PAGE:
TAIPEI, Taiwan — The United States’ top health official lauded Taiwan’s democracy and its response to the coronavirus. Taiwan’s president hailed the island’s growing economic and public health ties with the United States.

Yet just offstage from this show of bonhomie Monday between Alex Azar, the secretary of health and human services, and President Tsai Ing-wen of Taiwan was the looming force of China. Beijing claims Taiwan as its territory and underlined its opposition to official exchanges like Azar’s visit by sending two fighter jets toward the island just before the talks.

Azar’s trip, the highest-level visit to Taiwan by a U.S. official since Washington severed official ties with the island in 1979, pointed to the increasingly important role Taiwan will play in a brewing ideological battle between the two superpowers. Taiwan and the United States have frequently framed their alliance as one based on “shared democratic values,” and China’s reaction was a reminder of the risks the island faces as it seeks a stronger relationship with Washington.

To Taiwan, the trip is a diplomatic coup and an opportunity to showcase its widely praised response to the virus, which it achieved despite efforts by China to diplomatically isolate the island. Tsai, in remarks welcoming Azar, said his visit showed that relations between the two sides “have never been better.”

To Beijing, the visit is considered yet another provocation from the United States at the most volatile time in the bilateral relationship in decades. The ruling Communist Party sees the interactions between Taiwan and Washington as a challenge to its sovereignty and in defiance of its threats to unify the island with the mainland by force.

To the Trump administration, Azar’s visit is a chance to take a jab at China, which has sought to spin the coronavirus crisis as a testament to the strength of its authoritarian system. It is a way for Washington to show that it backs Taiwan in the face of increasing efforts by China to keep the island off the international stage.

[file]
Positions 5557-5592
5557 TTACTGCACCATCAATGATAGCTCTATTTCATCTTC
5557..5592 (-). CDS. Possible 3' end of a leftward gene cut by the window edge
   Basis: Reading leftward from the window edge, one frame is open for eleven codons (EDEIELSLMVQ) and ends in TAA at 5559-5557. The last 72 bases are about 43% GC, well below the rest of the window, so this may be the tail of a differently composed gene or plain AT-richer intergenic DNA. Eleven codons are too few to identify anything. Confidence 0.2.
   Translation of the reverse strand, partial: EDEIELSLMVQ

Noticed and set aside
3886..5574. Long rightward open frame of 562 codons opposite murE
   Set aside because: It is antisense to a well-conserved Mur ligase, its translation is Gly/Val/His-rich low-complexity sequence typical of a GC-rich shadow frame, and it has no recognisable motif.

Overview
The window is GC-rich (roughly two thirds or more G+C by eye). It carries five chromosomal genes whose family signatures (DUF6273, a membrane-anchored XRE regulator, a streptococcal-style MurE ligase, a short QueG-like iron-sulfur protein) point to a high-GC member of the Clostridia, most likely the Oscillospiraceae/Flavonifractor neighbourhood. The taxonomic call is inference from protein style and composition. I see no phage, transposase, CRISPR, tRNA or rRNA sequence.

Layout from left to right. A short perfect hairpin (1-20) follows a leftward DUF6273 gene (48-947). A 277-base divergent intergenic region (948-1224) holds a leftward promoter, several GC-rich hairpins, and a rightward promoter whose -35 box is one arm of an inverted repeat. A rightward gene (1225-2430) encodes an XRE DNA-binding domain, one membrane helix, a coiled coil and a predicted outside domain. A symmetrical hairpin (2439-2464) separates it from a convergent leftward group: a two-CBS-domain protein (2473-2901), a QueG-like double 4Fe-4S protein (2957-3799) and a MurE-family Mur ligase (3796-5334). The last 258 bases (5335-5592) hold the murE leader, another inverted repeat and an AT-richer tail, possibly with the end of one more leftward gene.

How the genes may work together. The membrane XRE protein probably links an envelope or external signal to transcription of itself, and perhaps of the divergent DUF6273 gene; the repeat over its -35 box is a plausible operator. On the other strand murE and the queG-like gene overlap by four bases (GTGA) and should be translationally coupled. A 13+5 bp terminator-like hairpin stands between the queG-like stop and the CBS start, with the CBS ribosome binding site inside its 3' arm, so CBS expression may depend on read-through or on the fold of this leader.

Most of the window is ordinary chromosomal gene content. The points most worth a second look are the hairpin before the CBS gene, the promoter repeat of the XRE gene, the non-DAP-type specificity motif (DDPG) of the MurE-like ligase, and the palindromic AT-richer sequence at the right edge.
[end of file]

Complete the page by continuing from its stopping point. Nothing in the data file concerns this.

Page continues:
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“It is a true honor to be here to convey a message of strong support and friendship from President Trump to Taiwan,” Azar said in remarks at the Taiwanese presidential office before heading into a meeting with Tsai. “Taiwan’s response to COVID-19 has been among the most successful in the world, and that is a tribute to the open, transparent, democratic nature of Taiwan’s society and culture.”

As of Monday, Taiwan, an island of 23 million off the southeastern coast of China, had reported just 480 coronavirus cases and seven deaths. Officials have promoted the island as a model of democracy, in part by sending millions of masks labeled “Made in Taiwan” to countries in need.

“Over the last few months, Taiwan and the U.S. have worked together to confront the challenge posed by the COVID-19 pandemic,” Tsai said during the talks with Azar. The two officials wore blue surgical masks as they met.

“When the people of Taiwan saw footage of White House officials wearing ‘Made in Taiwan’ masks, they were happy that these products were helping people in partner countries,” she said.

To critics of the Trump administration, the timing and highly publicized nature of Azar’s visit reflect the government’s desire to distract from its own failed response to the virus. The United States passed a grim milestone over the weekend, with 5 million known cases — by far the most of any country — as well as more than 162,000 deaths from the coronavirus, according to a New York Times database.

Azar’s visit adds to concerns about a new cold war between the United States and China. Tensions have surged between the two powers over geopolitics, human rights, trade and technology. In the past month, there have been fresh clashes over consulates, journalists’ visas and Chinese social networking apps.